with the bold text in the example below:

Wednesday, November 19, 2014

Omar by Hany Abu-Assad, 2013

With his girlfriend, Nadia, living on the other side of an Israeli-built boundary wall, young Palestinian Omar regularly scales it to visit her. But he faces even greater obstacles after a lethal confrontation with an Israeli soldier.

I haven't seen Paradise Now which is his masterpiece, but it would seem that Omar is from the same stream, and definitely quite a unique and somehow beautiful love story, although with a depressing and violent surrounding. It feels, like in Anaïs Barbeau-Lavalette's Inch'Allah, that it is more and more impossible to know really who started the violence, is it Palestinian men who killed an random Israeli soldier, is it the Israeli soldiers arresting randomly Omar on the side of the road and threatening him, or the wall surrounding and splitting Palestine in so many pieces they have to climb the wall to see their childhood best friends. The viewpoint is so individual and personal that the war seems absurd, the violence pointless and the resistance inevitable as well as impossible. Omar is in the middle of it, somehow with dreams that contradict his actions, his love for the sister of his leader, his day to day life in a bakery, his savings to buy a house and his survival as an oppressed Palestinian, trying to join the resistance. The story revolves so tightly around the intertwined love story and politics that it is impossible to break them apart, which is what makes the movie unique. And of course, the cinematography and the actors are simply amazing.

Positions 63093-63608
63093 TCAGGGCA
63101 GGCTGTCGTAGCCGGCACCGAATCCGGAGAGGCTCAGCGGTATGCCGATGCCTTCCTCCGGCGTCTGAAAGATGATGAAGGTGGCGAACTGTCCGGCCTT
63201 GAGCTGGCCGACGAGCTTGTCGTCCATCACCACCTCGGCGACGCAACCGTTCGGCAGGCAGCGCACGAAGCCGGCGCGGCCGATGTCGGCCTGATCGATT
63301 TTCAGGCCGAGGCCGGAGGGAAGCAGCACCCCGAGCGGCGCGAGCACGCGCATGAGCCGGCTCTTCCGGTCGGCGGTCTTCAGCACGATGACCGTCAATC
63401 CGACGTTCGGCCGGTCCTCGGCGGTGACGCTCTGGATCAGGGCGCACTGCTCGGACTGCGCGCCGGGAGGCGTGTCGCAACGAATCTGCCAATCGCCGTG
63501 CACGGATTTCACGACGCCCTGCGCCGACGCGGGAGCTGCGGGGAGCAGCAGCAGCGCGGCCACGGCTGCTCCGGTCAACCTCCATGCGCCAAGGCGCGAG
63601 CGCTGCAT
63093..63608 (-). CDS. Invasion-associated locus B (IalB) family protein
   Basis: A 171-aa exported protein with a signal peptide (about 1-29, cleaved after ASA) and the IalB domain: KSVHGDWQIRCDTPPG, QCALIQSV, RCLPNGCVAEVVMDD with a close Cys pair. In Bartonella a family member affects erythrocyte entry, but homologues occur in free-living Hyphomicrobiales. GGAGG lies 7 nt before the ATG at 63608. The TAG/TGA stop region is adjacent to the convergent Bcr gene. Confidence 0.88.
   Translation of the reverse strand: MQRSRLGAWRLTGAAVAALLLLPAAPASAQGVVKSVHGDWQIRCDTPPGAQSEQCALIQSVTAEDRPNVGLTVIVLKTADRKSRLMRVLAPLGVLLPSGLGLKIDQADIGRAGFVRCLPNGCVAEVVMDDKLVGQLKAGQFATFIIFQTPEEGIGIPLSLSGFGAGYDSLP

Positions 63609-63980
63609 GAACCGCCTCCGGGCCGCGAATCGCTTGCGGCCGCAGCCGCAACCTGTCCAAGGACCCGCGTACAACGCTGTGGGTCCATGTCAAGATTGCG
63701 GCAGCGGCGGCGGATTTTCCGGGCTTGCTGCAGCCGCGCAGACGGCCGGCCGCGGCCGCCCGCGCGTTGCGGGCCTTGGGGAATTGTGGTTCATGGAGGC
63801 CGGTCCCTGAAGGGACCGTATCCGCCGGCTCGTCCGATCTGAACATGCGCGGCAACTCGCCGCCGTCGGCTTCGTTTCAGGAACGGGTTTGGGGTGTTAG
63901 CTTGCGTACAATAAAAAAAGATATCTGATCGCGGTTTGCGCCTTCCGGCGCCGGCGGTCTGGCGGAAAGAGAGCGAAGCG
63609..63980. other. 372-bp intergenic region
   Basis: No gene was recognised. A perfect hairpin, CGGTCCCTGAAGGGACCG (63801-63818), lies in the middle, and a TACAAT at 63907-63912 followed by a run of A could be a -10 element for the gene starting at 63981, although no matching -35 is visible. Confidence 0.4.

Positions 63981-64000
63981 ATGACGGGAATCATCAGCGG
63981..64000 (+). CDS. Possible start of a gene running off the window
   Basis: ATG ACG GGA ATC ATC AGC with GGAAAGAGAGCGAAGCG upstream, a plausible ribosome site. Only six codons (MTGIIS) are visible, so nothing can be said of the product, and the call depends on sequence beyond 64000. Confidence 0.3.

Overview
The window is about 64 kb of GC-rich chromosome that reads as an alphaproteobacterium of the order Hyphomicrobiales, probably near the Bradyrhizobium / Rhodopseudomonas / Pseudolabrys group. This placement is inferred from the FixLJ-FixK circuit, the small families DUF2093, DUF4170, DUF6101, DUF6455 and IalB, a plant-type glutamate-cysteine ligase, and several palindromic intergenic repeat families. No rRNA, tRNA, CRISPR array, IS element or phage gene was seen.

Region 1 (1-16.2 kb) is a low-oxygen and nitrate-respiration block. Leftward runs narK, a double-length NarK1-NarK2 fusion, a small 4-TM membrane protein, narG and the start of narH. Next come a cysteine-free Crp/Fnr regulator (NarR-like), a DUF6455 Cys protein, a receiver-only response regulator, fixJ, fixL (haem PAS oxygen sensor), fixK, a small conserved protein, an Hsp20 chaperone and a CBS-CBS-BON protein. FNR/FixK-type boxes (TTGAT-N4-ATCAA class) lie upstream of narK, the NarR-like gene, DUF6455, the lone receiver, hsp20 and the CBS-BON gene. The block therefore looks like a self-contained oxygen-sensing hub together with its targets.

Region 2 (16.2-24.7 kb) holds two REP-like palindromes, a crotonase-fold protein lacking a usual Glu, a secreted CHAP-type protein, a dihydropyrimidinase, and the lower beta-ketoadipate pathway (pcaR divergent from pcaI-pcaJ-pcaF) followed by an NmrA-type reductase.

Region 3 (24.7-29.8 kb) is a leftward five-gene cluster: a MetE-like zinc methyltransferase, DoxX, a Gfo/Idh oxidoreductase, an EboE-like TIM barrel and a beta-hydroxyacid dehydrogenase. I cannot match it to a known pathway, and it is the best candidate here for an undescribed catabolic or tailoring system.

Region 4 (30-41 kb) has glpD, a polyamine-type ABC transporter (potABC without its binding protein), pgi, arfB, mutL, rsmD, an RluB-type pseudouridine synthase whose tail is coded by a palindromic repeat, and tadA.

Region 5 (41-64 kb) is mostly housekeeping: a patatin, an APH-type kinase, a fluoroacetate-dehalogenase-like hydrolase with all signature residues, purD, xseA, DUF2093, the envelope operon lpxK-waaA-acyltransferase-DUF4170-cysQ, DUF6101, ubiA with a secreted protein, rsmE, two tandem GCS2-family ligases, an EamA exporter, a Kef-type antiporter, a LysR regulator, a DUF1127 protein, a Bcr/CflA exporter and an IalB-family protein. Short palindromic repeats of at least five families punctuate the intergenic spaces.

with Adam Bakri, Iyad Hoorani, Samer Bisharat, Leem Lubani, Waleed Zuaiter (The Visitor)

Watch Omar Trailer:


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